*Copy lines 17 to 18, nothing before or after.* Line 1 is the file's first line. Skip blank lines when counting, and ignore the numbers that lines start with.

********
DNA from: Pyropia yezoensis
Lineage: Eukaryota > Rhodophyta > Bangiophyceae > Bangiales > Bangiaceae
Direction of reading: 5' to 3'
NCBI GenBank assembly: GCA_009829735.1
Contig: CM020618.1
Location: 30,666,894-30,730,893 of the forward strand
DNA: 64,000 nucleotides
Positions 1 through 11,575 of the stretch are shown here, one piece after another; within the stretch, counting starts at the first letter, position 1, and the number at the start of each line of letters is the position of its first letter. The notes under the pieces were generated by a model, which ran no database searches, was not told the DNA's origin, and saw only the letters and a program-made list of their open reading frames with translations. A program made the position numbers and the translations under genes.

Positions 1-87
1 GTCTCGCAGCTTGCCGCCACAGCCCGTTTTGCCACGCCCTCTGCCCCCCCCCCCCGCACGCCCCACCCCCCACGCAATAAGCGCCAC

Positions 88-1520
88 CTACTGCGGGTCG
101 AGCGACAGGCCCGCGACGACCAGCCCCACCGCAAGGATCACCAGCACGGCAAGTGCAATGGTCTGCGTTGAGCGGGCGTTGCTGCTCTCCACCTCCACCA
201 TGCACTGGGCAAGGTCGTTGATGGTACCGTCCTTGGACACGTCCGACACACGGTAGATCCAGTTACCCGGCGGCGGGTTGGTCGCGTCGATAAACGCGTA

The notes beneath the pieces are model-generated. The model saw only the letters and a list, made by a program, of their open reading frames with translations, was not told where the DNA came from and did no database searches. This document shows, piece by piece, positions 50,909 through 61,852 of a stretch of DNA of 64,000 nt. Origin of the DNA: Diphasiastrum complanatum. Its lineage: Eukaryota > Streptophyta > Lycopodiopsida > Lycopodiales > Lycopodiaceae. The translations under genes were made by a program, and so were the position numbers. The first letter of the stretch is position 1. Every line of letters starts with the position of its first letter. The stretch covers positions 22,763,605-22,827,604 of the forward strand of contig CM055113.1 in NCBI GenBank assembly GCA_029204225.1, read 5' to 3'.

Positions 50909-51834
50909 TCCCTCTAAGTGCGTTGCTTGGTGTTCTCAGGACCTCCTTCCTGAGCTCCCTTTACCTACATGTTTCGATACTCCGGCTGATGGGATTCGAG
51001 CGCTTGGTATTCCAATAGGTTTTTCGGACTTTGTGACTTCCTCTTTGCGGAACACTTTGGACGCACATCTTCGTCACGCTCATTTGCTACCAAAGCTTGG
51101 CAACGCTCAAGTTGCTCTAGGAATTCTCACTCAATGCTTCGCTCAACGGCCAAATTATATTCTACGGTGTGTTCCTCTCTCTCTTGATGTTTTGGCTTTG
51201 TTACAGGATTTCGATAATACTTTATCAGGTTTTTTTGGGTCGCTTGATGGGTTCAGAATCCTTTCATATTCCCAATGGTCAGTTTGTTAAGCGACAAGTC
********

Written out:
50909 TCCCTCTAAGTGCGTTGCTTGGTGTTCTCAGGACCTCCTTCCTGAGCTCCCTTTACCTACATGTTTCGATACTCCGGCTGATGGGATTCGAG
51001 CGCTTGGTATTCCAATAGGTTTTTCGGACTTTGTGACTTCCTCTTTGCGGAACACTTTGGACGCACATCTTCGTCACGCTCATTTGCTACCAAAGCTTGG